NHS catering managers make sure our patients and staff have highly nutritious, high quality food and drink when they need it.
"For me, though, the best part is getting that elderly lady the egg roll that she really wants or some toast for a patient who’s quite ill and just doesn’t fancy anything else."
As a catering manager, you'll:
- recruit, train and manage staff
- make sure all services meet health and safety and food hygiene standards
- plan menus to take into account nutritional standards and medical requirements, such as low fat, gluten free, vegetarian, etc
- arrange staff rotas
- control budgets
- order and control stock
Who will I work with?
Most catering departments also have assistant managers and catering supervisors who are responsible for day-to-day food and drink service. They supervise catering staff to make sure that meals are prepared and served correctly and that supplies are available and carefully used.
You'll be part of a team responsible to hotel services managers.
Catering managers in the NHS have a relevant qualification, usually a degree or HND. This could be in, for example
- hospitality management
- hotel and catering management
- culinary arts management
To get onto a degree or HND course you usually need
- two or three A levels, along with five GCSEs (grades A-C), including English language and maths
or alternative qualifications, including
- BTEC or HNC
- relevant NVQ
- access course
- equivalent Scottish or Irish qualifications
However, each institution sets its own entry requirements, so it’s important to check carefully.
- interested in food and drink
- flexible and adaptable
- able to plan ahead and prioritise
- keen to provide good customer service
- able to manage people and budgets
- able to solve problem
- be able to communicate
Training and development
If you join the NHS as a catering manager you will be given the training you need to introduce you to the department and its systems and procedures. You are likely to have opportunities to take further qualifications which may include apprenticeships. You may also be expected to go on short courses in particular topics such as special diets.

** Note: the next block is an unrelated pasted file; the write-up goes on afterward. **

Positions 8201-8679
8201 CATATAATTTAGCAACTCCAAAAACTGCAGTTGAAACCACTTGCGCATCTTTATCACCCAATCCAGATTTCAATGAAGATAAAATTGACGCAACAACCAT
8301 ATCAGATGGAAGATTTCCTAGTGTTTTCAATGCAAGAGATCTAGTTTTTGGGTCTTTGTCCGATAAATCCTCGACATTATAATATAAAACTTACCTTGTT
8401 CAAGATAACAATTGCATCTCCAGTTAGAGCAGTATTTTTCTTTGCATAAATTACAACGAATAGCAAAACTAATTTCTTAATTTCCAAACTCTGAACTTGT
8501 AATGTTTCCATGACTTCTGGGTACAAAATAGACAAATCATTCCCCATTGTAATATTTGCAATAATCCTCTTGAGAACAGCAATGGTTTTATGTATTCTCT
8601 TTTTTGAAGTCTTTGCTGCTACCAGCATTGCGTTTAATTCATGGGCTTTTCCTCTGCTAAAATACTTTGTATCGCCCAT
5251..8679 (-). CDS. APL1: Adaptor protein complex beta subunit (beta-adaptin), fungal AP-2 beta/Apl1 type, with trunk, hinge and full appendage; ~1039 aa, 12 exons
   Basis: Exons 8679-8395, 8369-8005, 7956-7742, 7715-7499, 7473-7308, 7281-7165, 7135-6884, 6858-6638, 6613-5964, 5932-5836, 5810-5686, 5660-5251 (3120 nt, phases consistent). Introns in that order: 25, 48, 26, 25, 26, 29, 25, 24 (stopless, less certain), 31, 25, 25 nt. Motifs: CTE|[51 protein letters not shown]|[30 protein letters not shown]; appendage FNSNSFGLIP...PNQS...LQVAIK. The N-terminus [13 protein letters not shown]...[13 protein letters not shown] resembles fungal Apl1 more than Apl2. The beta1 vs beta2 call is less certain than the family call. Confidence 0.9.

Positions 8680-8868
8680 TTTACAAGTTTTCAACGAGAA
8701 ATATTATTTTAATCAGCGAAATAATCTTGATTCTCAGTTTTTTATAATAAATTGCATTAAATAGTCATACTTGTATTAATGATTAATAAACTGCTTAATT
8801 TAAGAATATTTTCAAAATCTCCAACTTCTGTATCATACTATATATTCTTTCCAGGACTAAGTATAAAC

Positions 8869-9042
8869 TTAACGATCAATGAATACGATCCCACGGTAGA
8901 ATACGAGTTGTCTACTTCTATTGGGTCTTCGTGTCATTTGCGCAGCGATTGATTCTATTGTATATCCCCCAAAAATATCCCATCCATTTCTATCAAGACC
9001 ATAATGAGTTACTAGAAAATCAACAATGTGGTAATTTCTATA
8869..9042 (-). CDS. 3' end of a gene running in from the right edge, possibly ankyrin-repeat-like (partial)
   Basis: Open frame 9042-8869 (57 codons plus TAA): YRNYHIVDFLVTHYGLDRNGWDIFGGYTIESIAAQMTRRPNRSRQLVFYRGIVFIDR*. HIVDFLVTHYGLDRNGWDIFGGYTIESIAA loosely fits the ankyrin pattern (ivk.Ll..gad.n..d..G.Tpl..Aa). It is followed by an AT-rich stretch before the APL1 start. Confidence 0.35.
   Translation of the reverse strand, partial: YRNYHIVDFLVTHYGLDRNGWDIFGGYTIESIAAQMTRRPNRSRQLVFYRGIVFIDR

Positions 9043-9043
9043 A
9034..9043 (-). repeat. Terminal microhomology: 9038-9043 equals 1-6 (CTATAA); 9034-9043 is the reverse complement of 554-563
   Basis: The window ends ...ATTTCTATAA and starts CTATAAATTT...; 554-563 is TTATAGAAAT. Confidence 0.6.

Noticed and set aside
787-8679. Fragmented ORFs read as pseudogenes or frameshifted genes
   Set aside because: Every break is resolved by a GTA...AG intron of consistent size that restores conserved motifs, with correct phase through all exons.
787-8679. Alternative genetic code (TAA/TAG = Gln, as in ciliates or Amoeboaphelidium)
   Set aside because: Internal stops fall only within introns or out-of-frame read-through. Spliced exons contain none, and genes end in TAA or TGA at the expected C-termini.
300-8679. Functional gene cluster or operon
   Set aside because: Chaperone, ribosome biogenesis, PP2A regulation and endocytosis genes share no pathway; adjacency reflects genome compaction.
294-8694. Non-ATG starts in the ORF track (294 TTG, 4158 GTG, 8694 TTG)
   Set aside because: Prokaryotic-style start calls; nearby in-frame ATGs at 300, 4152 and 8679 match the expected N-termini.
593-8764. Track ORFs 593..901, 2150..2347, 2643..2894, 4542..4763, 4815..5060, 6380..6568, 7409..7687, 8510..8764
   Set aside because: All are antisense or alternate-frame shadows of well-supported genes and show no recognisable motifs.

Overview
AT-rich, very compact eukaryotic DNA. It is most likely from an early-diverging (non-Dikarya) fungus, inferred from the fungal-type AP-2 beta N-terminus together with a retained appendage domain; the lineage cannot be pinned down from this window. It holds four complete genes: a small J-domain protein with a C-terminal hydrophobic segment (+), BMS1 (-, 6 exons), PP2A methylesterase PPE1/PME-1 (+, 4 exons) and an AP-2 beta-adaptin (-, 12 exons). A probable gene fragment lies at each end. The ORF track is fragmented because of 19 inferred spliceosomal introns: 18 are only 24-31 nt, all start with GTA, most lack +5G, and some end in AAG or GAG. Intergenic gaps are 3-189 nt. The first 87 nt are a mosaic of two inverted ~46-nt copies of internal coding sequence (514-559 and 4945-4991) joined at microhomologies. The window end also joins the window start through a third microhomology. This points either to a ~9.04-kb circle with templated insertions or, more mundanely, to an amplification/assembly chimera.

Pay and conditions
Catering staff working in the NHS are paid on the Agenda for Change (AfC) pay system. As a cook team manager, you'll typically be on AfC band 4, and with further training and experience, you could apply for posts as a catering manager at AfC bands 5 and 6.
Catering managers in the NHS work standard hours of around 37.5 a week. They may work shifts including early starts and evenings.
Terms and conditions will usually be different for catering managers staff working outside of the NHS.
Where the role can lead
With experience, catering managers can progress by being responsible for larger departments. With further experience, they may become head of a trust’s catering service.
There may be opportunities outside the NHS.
Job market and vacancies
If you're applying for a role either directly in the NHS or in an organisation that provides NHS services, you'll be asked to show how you think the NHS values apply in your everyday work. Find out more about NHS values.
Most NHS trusts advertise their vacancies on NHS Jobs. Some current vacancies are below.
Senior Support Services Manager (Trust Catering Lead)
Southampton, SO30 3JB
£45,753 to £51,668 pa
Southern Health NHS Foundation Trust
- View Vacancy
- Further information